More than one month into President Donald Trump’s term, the new administration still has not moved ahead with fulfilling Trump’s promise to label China a currency manipulator.
But both Trump and Treasury Secretary Steven Mnuchin left the door open to acting soon.
In a Thursday interview with CNBC, Mnuchin did not rule out that the administration could designate Beijing a currency manipulator in the coming months. Treasury issues a semiannual report on other countries’ intervention in foreign exchange markets, with the next report due in April.
“We have a process within Treasury where we go through and we look at currency manipulation across the board, and we’ll go through that process,” Mnuchin said, answering a specific question about China. “So, we’ll do that as we have in the past, and we’re not making any judgments until we continue that process.”
Speaking to Caterpillar CEO Doug Oberhelman at a White House roundtable on Thursday, Trump said the government needs to step in to prevent currency manipulation from having an adverse effect on U.S. industry. He did not specifically mention China.
“When we raise the dollar and when we let other people manipulate their currencies, it’s the one thing that stops you,” Trump said to Oberhelman. “We have to give you a level playing field, we have to let other countries give you a level playing field.”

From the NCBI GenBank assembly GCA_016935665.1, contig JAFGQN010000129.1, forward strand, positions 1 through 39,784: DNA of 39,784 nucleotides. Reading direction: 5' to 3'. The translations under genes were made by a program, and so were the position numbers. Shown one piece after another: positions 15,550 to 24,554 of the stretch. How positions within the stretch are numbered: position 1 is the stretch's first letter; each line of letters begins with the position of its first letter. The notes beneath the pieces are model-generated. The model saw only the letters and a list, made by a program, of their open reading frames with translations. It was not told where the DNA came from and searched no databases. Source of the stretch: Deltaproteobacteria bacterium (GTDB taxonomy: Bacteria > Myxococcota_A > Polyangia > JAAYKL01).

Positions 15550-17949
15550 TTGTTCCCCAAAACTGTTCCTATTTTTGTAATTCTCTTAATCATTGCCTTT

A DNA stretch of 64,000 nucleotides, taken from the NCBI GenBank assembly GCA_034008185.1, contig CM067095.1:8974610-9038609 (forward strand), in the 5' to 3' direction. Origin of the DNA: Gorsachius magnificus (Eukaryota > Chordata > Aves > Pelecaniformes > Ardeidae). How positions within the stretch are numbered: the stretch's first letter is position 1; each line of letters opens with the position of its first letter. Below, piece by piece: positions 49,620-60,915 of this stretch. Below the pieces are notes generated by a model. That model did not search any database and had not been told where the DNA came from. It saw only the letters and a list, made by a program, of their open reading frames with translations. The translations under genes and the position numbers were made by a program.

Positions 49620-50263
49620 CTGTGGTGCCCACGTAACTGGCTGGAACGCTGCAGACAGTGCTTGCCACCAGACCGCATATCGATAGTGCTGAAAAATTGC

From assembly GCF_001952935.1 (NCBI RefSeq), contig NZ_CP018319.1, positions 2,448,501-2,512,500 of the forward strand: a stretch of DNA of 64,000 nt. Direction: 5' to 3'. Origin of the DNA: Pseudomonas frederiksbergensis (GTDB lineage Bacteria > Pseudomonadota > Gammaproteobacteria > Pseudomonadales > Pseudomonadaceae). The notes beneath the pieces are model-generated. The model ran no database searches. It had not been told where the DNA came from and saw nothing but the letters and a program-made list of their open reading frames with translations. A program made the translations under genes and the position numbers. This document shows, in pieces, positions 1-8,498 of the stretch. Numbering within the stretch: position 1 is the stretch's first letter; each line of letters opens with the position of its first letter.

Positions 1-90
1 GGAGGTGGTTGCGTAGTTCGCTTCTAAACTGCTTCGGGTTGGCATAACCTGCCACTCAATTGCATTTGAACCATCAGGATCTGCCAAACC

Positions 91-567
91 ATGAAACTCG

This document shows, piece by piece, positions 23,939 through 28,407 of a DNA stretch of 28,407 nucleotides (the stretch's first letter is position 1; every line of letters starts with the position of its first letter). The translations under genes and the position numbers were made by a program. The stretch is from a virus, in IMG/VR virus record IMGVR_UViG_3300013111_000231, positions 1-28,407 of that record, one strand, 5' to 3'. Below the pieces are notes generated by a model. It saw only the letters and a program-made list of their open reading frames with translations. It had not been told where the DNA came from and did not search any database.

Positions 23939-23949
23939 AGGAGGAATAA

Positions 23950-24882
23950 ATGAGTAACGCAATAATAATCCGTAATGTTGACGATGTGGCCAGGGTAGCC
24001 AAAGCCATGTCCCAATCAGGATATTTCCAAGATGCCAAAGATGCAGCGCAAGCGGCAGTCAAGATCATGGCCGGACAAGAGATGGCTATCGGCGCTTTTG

Labeling China a currency manipulator was a key economic promise of Trump’s presidential campaign. The U.S. government has a few tools, through both domestic and international rules, to take action if countries are keeping their currency’s value artificially low in order to make their exports cheaper.
Since Trump’s election, however, China has allowed the yuan to strengthen against the dollar.
Derek Scissors, a senior fellow at the American Enterprise Institute focused on economic relations with China, said the yuan’s recent strength could become a factor in how to determine if Beijing is manipulating its currency.
The current exchange rate is 6.87 yuan to one dollar, according to Bloomberg, and the currency has been strengthening since late last year, when it bottomed out at 6.96 yuan to the dollar.
Complicating matters further is the current staffing shortage at Treasury, the White House, and other agencies, which likely makes it more difficult to determine what timeframe to use to assess China’s possible yuan manipulation, Scissors said. The Senate still has not confirmed Trump’s nominees for Commerce secretary and the U.S. Trade Representative, and the president has yet to make numerous mid-level nominations at all three departments.
“He doesn’t have the people to do a proper evaluation,” Scissors said in a Thursday interview. “In the world where China changes its policy in November, things are more complicated. And that’s where you really need your staff to go forward with this.”